Top CU engineering scholar takes new path
Packing a 4.0 grade-point average, Kelsi Middleton of Olathe tops the class of 2013 for the University of Colorado School of Engineering.
Which is something for a student who has yet to set foot in a classroom in Boulder.
Middleton, 21, will graduate next month from CU after taking all of her classes in Grand Junction, at Colorado Mesa University.
Middleton’s academic accomplishment is more than just a personal one. It also represents a major step for the partnership that allows students to obtain degrees in mechanical engineering from the University of Colorado without having to cross the Continental Divide.
It’s a vindication of the program, said John “Arch” Archuleta, the CU engineering graduate from Grand Junction who prodded both institutions to work on the arrangement and saw the first partnership class graduate last year with degrees in mechanical engineering.
Eight of the nine members of the inaugural graduating class have jobs in the field, with most of them in western Colorado, one in San Diego and one with Sandia National Laboratory in Los Alamos, N.M., according to school officials.
“It was from here that they got the best student and we’re not even a department,” Archuleta said of Middleton. Garnering the top graduate is a “major, major happening.”
The Boulder campus has 800 undergraduate mechanical engineering students. At CMU, there 13 seniors and 14 juniors in the program, while 19 sophomores are preparing to take CU classes in the fall.
After graduation next month — in Boulder, with her engineering class — Middleton will head out to Texas where she has a job awaiting her as a field engineer with Baker Hughes Inc. Her base salary will be $71,000,
For her, the engineering curriculum at CMU was an easy call, Middleton said.
“You get a degree from a big-name school but then you get to stay here,” she said.
Middleton wanted to follow in the footsteps of her mother, an engineer, and her father, whose agricultural background still beckons.
Growing up on the family farm, she frequently was there to hand over the wrenches and screwdrivers when her father needed someone to hand him tools while he worked on farm equipment. That was one of the ways she learned how things worked, she said.
And it won’t hurt that she knows how to milk a cow when she heads to Texas this summer to take a job as a field engineer, where she will interpret readings from drill-bit transmissions about the nature of the rock being drilled.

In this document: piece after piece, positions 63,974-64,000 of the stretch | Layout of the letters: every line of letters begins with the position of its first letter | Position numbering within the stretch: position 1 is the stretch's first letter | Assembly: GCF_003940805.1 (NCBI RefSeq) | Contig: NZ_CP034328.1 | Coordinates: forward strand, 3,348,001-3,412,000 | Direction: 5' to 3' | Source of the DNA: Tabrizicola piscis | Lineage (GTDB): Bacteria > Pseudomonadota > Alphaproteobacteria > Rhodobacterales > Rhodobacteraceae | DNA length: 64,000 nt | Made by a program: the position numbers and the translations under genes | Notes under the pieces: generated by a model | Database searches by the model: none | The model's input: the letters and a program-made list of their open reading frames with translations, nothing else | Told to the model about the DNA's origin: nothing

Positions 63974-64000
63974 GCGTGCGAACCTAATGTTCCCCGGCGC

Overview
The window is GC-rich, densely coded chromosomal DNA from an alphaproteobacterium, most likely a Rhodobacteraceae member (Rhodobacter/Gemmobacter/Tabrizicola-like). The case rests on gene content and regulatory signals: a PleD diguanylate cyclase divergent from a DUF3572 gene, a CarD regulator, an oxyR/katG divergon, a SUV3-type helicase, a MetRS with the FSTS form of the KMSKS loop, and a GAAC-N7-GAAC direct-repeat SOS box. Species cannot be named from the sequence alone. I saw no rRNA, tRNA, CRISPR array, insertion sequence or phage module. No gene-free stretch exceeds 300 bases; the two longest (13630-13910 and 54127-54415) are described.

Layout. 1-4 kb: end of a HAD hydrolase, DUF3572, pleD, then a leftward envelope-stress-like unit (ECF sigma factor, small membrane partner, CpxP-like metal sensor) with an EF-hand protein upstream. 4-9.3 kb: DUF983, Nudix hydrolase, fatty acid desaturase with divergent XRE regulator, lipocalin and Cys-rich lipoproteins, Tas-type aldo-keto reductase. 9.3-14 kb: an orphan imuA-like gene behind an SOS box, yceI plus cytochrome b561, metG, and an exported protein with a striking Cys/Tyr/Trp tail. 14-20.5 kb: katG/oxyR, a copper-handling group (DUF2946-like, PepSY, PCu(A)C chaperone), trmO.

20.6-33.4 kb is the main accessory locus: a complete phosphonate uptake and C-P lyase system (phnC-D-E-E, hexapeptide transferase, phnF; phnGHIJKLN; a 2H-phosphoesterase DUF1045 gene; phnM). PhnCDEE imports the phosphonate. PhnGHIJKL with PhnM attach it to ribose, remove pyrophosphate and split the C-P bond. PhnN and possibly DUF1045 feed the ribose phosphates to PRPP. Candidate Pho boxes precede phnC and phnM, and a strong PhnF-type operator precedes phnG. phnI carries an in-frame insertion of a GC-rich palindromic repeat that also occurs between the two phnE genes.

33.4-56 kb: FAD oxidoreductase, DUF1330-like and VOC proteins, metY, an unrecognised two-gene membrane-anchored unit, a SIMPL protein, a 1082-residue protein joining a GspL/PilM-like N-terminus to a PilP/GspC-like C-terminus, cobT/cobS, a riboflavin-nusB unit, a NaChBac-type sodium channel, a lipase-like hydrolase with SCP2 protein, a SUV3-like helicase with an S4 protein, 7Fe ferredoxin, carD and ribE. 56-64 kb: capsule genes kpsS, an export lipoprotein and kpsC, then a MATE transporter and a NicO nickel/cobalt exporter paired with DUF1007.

She was one of a few candidates chosen by the energy giant for a job when she was invited to the company headquarters in Houston to be introduced to the company and its operations.
For Middleton, the decision to seek a CU degree at CMU was a relatively easy one.
“I wanted to stay on the West Slope because it’s smaller,” she said. “I don’t think I could live in a city.”
She made the most of working in smaller classes than would have been offered at the Boulder campus.
“It’s a lot easier to learn where it’s more one-on-one” with instructors, Middleton said.
During her senior year, she’s had the additional benefit of being able to visit with her younger sister, Tawni, now a freshman and a member of the Mavs basketball team.
Her education has cost her family nothing, Middleton said. Her first two years were on a full-ride scholarship from CMU and her last two were financed with a CU scholarship.
She supplemented her finances by working in an earn-to-learn program and cut expenses by living with four roommates in a rented house.
And she loves those A’s.
“They keep the money flowing in,” she said.
Not counting scholarships, a CU degree earned at CMU will cost about $25,000 less than it would in Boulder, according to school figures. Much of the difference stems from students paying CMU tuition for the first two years and CU tuition only for their junior and senior years in the engineering program.
Once she completes three years with Baker Hughes, Middleton will be able to look at other aspects of the business, and she’s not ruling out the possibility of seeking a master’s degree. For her, the future holds a lot of possibilities.
“I’d love to do something in agriculture, or energy or environment,” she said.